Saturday, February 05, 2005

Here's the Skinny

After six years of looking, I’ve yet to find any fat people in Park City. At first, this was simply an observation. Then it became something of a curiosity. But after several years of futility, you might say it borders on obsession. Now don’t get me wrong, I’ve got nothing against folks that are … oversized. Both of my parents fit (sometimes snugly) into that category.

My interest in this subject is more anthropological than social snobbery. I grew up in Northern Minnesota and my progenitors were raised on milk straight from the cow and gravy with every meal. So even with long days of honest farm labor, pretty much every child-bearing woman and her husband had enough insulation to be comfortable on those cold January nights.

But fat cells don’t need rural cultures to thrive. A short drive down to any mall in Salt Lake City reveals plenty of people of the corpulent persuasion. So why not Park City?

I have a few theories:
1. It’s the elevation. (I’m told there are no fat Sherpas, either, but I haven’t confirmed this.)
2. It’s the water. But we’re having a drought, so shouldn’t people be getting gradually heavier?
3. Liposuction. This wouldn’t surprise me. There are a lot of big-breasted women here as well, and I doubt that’s due to the elevation. (I'll have to check on the Sherpas.)

Now some people might consider this unnatural thinness a desirable trait for a community. Unfortunately, it’s difficult to work into your advertising: Come visit Park City, where the air is thin and so are the people. Or maybe: Park City—No crime. No traffic. No obesity. But in fact, this apparent selling point is a twin-edged butter knife. The fact that nobody’s fat means those folks that carry even a few extra pounds feel conspicuously out of shape. If you can’t pound moguls all day without resting, or take 10-mile trail runs while conversing normally, you feel like a heifer among gazelles. If there’s a little cellulite on a woman’s bum (even though she’s the only one that sees it, and then only while contorted in front of a mirror) she feels hopelessly like Oprah on a down cycle. The end result of this fitness phenomenon? General depression for 75% of our residents.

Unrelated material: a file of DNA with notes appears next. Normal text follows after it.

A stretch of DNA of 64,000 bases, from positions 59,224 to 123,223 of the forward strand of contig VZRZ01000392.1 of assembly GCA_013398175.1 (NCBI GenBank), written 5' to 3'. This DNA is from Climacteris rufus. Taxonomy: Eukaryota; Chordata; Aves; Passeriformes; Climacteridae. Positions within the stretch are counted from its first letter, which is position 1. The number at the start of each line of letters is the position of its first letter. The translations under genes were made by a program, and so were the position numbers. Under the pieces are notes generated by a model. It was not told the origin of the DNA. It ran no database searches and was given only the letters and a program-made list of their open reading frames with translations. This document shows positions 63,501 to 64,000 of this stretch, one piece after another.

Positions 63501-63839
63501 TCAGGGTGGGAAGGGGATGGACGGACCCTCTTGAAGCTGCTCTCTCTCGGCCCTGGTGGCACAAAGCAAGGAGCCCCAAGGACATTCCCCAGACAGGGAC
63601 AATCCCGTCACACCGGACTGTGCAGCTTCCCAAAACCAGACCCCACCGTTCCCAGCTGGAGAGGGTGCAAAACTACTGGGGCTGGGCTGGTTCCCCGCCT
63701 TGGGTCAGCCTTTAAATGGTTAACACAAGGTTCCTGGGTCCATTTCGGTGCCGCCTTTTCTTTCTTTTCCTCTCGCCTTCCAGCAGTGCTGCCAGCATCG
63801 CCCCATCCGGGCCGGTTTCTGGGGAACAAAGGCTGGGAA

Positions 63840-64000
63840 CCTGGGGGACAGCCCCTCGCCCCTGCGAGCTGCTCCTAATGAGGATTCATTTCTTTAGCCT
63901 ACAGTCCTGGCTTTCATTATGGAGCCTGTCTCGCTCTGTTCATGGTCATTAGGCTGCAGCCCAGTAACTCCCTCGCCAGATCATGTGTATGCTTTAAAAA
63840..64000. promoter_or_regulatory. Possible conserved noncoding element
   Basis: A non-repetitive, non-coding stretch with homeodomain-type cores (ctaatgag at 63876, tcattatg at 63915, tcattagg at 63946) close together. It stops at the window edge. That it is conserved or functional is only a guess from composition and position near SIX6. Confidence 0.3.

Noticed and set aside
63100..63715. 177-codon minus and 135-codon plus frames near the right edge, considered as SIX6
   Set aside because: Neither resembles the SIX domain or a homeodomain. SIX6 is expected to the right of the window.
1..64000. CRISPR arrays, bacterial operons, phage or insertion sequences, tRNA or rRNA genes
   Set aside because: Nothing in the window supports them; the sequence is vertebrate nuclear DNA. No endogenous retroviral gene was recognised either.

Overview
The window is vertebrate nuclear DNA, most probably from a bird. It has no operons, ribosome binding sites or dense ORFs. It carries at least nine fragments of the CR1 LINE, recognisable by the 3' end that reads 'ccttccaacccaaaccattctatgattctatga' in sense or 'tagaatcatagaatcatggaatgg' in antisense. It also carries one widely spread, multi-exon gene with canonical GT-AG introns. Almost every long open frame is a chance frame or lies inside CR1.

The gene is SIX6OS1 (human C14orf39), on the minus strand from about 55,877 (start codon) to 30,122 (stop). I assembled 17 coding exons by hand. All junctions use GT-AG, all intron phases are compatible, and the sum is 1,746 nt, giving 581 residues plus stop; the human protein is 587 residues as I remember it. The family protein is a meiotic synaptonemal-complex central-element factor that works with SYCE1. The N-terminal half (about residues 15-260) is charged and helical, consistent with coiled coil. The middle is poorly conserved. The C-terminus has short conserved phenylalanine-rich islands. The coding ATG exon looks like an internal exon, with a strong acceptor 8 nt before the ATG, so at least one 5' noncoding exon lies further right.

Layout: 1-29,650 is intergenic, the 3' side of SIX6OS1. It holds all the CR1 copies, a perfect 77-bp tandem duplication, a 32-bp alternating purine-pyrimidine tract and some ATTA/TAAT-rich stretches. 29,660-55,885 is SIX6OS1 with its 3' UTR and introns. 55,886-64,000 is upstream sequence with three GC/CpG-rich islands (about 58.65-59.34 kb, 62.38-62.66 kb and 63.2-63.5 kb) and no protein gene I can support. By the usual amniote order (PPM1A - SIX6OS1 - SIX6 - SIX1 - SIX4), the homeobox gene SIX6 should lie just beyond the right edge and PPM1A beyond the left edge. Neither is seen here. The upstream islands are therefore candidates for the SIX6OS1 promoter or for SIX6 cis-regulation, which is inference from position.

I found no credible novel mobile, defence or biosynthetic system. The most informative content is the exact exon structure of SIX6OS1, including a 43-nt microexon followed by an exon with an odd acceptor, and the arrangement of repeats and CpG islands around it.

But not to worry, I have a couple of ideas. One—offer incentives for overweight people to move into town. Maybe a tax break or something. Or better yet, food vouchers. Or, if Park City Thin has you feeling lousy about yourself, spend a week on a farm in Minnesota, where you’ll find people that look big, but care little about it. In other words, they don’t feel small about living large. How cool is that?

I suppose that being thin is great, as long as everyone else isn’t thinner. I think the same goes for money, but that’s another blog.

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